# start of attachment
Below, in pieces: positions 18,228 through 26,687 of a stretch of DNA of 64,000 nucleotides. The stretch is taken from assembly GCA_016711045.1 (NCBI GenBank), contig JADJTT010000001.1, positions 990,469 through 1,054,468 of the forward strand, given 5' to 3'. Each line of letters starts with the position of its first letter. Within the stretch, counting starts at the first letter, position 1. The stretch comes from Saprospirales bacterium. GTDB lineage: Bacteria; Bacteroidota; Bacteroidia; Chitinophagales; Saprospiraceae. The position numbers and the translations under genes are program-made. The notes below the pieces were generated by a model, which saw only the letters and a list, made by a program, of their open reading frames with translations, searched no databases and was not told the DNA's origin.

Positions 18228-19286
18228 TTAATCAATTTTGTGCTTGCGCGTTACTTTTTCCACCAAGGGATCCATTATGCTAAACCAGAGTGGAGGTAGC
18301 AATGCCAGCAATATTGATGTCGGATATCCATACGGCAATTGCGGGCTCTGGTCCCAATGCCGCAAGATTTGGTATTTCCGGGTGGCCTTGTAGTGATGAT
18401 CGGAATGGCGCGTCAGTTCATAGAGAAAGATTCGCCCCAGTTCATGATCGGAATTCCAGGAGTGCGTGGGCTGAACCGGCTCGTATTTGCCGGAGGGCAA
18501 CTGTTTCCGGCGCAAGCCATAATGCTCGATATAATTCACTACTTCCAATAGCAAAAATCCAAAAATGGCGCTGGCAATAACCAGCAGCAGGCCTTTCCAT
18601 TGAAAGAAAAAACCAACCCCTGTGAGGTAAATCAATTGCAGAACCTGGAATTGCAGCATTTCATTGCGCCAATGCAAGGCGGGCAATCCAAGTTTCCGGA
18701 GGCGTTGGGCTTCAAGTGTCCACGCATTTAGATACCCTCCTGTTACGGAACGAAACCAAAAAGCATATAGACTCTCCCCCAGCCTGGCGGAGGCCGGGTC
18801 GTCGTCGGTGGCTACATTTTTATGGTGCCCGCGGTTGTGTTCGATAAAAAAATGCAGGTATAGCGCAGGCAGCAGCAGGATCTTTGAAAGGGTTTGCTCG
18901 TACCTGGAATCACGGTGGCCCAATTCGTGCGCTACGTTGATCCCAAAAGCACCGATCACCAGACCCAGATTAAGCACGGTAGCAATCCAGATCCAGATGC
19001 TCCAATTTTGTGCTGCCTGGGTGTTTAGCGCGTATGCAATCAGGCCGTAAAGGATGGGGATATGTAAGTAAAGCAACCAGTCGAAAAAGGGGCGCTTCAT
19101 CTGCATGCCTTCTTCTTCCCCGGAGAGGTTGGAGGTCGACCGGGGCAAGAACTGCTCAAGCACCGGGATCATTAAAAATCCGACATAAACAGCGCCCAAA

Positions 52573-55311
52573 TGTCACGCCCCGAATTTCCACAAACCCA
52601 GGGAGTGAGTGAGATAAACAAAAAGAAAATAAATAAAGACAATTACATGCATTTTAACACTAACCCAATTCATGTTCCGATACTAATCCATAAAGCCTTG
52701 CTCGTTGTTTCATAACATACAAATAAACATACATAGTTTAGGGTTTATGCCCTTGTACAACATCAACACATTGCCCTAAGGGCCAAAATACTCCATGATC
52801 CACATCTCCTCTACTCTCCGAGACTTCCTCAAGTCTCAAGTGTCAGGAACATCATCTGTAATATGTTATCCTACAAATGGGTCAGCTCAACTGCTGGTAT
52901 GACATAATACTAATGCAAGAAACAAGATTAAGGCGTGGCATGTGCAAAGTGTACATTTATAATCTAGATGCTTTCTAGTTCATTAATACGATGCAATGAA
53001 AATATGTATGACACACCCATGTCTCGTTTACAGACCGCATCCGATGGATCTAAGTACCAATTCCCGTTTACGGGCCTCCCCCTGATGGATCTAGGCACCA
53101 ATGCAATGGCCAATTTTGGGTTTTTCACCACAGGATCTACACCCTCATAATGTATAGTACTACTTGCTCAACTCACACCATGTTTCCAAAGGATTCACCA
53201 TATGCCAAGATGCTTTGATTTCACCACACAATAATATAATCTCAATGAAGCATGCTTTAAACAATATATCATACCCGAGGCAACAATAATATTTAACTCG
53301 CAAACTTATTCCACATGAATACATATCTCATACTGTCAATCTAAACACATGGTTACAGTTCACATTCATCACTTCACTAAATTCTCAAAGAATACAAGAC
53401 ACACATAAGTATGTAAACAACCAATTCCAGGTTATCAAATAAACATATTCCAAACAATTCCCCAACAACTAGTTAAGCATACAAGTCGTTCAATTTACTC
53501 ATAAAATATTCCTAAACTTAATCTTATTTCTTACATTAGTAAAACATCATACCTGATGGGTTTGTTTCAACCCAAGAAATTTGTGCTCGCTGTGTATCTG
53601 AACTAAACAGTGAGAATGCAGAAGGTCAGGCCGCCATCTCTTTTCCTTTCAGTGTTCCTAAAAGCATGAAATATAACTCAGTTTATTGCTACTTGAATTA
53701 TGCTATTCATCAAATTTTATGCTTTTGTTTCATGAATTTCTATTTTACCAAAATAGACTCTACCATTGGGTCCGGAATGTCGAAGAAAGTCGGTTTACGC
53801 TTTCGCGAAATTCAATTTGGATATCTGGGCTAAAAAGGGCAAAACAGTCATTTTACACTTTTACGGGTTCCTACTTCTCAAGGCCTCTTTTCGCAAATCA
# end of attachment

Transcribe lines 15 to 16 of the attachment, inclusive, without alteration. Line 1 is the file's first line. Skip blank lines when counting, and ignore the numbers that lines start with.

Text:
52601 GGGAGTGAGTGAGATAAACAAAAAGAAAATAAATAAAGACAATTACATGCATTTTAACACTAACCCAATTCATGTTCCGATACTAATCCATAAAGCCTTG
52701 CTCGTTGTTTCATAACATACAAATAAACATACATAGTTTAGGGTTTATGCCCTTGTACAACATCAACACATTGCCCTAAGGGCCAAAATACTCCATGATC